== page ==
Other areas of application
Results of the project are generalizable and can be applied to other areas than drug effects. In the project IRIS DSV cooperates with Scania and Linköping University. This project will assess the health status of heavy vehicles. Scania and Vinnova are investing about 23 million in total on the five year project.
To develop the Swedish transport sector there is a demand on delivery performance, security and automation. The cost of unscheduled maintenance must be reduced and there is a need about the vehicle's health status. The project will develop prediction models to be used to dynamically optimize planned maintenance.
And the future?
Henrik has always kept one foot at DSV although he had several other assignments outside the department. He has worked as a senior researcher at the startup company Virtual Genetics at DSV Karolinska Institutet Campus where he led the development of their product for predictive modeling. He also was co-founder of the company Compumine AB, that for almost ten years delivered its own product Rule Discovery System (RDS), mainly to the pharmaceutical industry. Henrik has also be been a professor of information fusion at the University of Skövde for some years, and had administrative assignments, including as deputy head of the DSV. But research he is what he is passionate about.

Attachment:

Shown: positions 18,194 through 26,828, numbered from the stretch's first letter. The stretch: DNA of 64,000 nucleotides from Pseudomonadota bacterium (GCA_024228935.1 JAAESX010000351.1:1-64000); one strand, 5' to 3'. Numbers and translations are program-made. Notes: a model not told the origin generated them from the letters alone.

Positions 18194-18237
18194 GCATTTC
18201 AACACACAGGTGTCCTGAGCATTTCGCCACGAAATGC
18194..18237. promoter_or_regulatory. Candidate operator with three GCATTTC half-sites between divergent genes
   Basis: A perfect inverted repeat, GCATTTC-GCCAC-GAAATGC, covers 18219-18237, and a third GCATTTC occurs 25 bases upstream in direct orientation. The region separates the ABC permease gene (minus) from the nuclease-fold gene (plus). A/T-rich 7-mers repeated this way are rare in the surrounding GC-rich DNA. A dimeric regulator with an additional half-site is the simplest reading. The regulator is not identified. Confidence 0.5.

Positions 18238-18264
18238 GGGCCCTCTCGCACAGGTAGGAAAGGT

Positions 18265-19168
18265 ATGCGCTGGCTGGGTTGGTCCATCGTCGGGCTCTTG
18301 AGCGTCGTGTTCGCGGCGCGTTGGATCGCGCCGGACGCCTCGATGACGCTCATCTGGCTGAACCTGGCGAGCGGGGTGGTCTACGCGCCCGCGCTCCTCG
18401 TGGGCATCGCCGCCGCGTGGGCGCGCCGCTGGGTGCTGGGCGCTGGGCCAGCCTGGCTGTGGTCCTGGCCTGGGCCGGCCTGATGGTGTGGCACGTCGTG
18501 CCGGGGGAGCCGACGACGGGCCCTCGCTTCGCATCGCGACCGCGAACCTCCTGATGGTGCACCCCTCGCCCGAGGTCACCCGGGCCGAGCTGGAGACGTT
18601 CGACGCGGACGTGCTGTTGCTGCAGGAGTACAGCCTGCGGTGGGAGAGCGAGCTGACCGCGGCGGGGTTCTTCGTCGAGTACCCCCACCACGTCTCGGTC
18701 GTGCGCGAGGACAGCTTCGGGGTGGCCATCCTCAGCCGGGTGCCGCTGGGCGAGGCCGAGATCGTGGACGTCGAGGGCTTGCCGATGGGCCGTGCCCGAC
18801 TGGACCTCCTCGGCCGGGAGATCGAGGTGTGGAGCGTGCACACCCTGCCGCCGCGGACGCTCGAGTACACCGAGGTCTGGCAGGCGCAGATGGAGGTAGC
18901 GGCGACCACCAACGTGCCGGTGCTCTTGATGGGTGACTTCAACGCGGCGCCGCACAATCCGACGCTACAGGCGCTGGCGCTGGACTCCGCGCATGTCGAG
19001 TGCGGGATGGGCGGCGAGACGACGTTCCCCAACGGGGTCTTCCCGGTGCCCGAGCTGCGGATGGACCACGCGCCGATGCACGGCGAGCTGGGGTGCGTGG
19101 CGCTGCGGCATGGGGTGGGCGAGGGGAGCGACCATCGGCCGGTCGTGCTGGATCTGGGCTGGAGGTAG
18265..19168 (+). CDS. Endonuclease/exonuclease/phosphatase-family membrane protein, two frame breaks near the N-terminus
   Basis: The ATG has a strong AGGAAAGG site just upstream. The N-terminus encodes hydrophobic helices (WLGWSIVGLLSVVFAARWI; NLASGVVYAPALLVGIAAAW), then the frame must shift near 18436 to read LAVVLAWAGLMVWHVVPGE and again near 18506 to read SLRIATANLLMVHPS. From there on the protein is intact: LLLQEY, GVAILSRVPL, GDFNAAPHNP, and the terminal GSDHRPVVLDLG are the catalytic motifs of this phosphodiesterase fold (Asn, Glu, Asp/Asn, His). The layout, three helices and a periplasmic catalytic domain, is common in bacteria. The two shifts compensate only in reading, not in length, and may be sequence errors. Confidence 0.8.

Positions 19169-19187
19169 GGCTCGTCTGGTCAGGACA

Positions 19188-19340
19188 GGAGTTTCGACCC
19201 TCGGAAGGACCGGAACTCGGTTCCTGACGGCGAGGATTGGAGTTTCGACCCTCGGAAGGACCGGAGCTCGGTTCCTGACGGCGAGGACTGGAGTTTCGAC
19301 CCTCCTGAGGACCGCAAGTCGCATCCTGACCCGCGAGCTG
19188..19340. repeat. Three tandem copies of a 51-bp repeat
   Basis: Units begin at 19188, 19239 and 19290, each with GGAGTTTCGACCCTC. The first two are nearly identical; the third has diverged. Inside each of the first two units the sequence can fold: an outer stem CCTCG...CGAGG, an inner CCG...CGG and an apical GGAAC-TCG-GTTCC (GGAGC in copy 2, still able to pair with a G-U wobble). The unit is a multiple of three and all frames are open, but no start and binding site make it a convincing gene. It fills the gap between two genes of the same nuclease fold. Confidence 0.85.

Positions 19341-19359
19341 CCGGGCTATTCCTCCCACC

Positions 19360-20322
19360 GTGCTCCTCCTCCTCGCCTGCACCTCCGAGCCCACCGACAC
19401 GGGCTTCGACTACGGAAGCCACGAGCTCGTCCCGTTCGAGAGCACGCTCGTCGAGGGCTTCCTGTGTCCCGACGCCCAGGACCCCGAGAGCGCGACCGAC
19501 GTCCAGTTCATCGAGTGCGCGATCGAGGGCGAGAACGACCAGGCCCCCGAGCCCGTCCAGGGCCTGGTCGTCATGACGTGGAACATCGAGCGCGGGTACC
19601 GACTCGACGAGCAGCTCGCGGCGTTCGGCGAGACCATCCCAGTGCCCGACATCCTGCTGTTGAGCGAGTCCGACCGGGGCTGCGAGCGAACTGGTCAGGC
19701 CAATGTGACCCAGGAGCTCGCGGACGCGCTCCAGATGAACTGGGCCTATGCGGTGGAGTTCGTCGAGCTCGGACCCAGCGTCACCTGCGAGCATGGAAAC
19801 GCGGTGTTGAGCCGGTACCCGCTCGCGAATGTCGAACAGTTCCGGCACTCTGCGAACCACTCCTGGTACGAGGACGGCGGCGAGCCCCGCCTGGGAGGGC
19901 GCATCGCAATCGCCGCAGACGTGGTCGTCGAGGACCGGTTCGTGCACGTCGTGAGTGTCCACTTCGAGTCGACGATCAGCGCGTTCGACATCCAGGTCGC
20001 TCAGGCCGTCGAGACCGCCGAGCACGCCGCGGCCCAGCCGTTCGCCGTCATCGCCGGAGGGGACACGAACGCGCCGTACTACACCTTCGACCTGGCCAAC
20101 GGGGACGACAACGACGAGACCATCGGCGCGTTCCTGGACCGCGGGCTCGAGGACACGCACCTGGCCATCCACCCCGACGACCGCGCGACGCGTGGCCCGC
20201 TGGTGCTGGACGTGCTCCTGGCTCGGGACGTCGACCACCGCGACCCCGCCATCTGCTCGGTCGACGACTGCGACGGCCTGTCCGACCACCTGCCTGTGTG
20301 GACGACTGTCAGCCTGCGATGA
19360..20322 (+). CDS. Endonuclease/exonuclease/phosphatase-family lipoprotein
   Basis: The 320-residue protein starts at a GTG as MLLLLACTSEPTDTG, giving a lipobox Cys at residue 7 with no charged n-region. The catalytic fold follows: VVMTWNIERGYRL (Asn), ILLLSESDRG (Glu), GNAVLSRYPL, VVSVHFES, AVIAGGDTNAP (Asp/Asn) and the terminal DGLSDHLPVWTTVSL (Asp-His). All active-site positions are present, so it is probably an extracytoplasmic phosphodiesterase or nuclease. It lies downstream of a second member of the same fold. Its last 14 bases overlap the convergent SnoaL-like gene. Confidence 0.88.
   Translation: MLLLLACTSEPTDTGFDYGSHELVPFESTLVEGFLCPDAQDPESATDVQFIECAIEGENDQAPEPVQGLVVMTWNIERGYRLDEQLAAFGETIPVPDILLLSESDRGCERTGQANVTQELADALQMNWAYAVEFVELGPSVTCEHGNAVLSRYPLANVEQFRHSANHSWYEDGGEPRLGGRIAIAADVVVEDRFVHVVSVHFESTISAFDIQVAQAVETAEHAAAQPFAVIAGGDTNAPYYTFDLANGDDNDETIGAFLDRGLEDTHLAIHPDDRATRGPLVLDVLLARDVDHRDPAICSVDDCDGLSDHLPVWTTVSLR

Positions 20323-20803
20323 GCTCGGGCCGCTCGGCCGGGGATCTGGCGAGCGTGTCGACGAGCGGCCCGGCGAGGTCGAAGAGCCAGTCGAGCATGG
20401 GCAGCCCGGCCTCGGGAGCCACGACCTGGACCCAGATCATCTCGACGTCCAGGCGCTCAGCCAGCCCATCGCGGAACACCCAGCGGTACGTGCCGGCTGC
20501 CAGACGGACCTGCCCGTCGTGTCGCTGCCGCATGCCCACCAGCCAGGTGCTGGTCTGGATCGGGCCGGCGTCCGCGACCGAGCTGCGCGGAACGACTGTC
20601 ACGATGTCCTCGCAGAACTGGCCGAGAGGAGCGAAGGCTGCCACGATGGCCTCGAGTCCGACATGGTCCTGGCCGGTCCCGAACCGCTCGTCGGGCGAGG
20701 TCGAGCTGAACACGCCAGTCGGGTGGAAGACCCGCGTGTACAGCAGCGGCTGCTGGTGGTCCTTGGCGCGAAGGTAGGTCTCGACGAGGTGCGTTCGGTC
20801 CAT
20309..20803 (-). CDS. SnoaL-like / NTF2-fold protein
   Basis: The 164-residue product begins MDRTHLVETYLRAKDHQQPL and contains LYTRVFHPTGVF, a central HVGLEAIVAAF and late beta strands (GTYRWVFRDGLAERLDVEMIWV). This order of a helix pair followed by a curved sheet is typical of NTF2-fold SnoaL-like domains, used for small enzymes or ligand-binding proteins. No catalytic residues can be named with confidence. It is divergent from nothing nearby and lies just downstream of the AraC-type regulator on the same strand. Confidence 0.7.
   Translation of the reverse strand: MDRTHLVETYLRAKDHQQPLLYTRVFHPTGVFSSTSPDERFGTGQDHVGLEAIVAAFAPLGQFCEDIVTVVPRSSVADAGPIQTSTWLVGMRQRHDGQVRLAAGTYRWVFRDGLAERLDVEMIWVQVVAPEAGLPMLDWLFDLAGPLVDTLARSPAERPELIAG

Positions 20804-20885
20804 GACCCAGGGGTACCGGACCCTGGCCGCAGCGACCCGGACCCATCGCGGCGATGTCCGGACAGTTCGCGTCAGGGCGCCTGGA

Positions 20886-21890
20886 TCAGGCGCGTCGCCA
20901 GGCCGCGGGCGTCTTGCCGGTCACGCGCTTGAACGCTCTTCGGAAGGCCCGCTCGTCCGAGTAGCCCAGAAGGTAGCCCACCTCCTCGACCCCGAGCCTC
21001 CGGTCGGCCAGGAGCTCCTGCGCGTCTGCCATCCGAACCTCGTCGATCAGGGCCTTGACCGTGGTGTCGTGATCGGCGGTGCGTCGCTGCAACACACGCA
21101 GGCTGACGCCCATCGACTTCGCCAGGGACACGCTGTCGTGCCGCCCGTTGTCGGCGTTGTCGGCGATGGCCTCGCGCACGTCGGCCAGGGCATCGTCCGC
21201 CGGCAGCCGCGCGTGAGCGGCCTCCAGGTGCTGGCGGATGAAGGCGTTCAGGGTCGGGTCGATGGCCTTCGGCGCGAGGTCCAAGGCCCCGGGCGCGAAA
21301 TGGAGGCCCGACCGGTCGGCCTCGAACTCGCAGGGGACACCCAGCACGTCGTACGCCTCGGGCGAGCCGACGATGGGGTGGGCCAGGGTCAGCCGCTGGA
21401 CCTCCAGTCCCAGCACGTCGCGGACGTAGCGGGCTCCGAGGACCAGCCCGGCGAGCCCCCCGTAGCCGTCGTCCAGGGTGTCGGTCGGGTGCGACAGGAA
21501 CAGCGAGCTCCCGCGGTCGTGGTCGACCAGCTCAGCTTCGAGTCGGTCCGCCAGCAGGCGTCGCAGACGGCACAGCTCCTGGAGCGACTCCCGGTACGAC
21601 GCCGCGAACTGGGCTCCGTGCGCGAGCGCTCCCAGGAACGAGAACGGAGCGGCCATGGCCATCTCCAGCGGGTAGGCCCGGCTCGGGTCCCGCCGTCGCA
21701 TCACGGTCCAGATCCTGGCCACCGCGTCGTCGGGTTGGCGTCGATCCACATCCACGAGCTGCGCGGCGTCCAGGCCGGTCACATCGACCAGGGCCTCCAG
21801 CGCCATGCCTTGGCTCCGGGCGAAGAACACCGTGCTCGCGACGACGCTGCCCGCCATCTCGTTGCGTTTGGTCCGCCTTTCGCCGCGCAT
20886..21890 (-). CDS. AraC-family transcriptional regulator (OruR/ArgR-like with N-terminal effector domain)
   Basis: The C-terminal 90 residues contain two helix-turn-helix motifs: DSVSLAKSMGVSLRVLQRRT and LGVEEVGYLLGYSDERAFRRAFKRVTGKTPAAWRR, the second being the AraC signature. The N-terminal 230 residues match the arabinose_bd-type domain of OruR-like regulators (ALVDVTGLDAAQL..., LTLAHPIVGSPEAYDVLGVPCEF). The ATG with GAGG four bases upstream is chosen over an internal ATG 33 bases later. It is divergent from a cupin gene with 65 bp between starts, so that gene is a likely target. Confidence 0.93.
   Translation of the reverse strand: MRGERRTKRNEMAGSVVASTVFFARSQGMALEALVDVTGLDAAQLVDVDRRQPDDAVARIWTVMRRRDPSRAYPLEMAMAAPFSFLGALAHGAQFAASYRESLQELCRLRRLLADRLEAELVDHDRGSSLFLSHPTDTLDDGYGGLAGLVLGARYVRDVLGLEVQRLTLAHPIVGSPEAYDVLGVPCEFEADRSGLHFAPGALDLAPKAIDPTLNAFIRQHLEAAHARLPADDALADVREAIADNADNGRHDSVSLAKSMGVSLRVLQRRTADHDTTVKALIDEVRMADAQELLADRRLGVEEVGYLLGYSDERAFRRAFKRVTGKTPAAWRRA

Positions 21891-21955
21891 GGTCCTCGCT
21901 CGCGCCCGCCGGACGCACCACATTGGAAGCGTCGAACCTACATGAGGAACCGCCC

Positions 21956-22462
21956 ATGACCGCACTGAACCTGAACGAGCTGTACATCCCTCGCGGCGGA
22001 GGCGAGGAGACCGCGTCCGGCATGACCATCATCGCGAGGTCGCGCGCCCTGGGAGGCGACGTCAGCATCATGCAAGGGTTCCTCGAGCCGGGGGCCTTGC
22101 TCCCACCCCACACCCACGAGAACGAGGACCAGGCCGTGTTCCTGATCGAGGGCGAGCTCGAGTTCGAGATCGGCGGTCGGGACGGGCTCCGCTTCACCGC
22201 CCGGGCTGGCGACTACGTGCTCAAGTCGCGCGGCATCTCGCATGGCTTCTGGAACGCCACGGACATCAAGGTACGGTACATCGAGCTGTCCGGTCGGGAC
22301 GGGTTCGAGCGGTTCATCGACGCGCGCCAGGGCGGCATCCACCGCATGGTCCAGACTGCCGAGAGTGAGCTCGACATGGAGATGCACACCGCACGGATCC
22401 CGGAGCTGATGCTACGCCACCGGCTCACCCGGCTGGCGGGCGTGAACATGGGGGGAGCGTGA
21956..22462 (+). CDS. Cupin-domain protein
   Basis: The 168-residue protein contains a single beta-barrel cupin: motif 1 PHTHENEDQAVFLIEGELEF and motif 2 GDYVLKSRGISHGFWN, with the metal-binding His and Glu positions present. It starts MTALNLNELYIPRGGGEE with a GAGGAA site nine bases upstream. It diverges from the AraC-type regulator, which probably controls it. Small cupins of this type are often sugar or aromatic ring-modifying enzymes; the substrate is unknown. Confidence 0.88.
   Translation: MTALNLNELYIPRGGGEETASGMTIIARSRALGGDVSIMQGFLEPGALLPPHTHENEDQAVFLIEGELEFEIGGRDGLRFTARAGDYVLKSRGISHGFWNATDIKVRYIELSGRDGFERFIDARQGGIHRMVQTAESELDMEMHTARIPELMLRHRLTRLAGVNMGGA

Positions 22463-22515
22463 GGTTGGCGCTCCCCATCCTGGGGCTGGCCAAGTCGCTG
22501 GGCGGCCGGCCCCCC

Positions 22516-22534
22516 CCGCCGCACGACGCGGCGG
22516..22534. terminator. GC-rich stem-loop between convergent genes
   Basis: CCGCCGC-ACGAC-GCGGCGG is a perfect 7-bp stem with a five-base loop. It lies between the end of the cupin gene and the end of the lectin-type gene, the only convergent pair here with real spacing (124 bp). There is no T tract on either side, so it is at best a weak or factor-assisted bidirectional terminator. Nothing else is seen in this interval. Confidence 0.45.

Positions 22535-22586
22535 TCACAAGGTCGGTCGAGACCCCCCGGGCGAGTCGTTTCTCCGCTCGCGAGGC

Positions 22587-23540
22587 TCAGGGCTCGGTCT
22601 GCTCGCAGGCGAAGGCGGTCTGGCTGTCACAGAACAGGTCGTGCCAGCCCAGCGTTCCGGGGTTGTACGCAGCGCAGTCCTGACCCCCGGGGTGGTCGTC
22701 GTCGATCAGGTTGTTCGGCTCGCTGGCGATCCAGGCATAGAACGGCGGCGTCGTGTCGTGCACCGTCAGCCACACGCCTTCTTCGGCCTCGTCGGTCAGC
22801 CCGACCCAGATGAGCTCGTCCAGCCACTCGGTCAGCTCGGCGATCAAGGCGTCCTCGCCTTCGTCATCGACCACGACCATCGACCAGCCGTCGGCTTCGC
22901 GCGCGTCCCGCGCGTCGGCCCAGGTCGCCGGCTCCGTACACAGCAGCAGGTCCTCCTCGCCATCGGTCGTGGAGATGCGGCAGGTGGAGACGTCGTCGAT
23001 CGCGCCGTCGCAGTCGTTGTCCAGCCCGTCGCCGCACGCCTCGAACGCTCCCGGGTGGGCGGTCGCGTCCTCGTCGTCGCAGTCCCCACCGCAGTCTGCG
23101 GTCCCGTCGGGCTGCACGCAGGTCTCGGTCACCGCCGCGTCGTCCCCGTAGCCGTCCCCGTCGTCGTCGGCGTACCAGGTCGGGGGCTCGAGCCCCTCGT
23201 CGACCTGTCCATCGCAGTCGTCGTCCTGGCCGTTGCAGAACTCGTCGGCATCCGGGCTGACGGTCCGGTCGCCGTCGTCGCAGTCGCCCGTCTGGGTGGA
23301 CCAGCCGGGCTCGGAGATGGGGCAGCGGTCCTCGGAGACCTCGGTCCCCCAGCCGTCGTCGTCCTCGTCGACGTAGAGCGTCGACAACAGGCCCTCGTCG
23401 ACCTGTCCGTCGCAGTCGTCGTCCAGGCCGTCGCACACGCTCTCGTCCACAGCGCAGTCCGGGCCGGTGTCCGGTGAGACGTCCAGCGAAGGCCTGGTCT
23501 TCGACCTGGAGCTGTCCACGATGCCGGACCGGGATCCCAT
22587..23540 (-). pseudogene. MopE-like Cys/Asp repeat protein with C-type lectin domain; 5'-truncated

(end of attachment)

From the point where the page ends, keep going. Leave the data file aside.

Henrik sees a bright future, and he hopes that the activities in data science at the department will be conducted in at least at the same scale as now. Interest in the area is large on a national level, and in early December, a workshop in data science will be held at DSV with seventy participants from universities, institutes and companies.
“The idea is that we not only learn more about each other's ongoing research project, but also discuss forms of collaboration on a larger scale, for example within the framework of a research school and joint projects,” Henrik explains .
“It's an exciting time right now, and I very happy with my life. It's also great that so many talented doctoral students are coming on to the area,” Henrik concludes
Wife two daughters (soon 18 years both)
Family farm at Söderslätt in Skåne
Passionate golfers since four years (Hcp 15). Should be singelhandikappare within five years.
Project participants DADEL
Henrik Boström (Project Manager), Professor, Stockholm University
Hercules Dalianis, Professor, Stockholm University
Lars Asker, Associate Professor, University of Stockholm
Ulf Johansson, Associate Professor, University of Borås
Håkan Sundell, Associate Professor, University of Borås
April 14, 2016
Source: DSV Research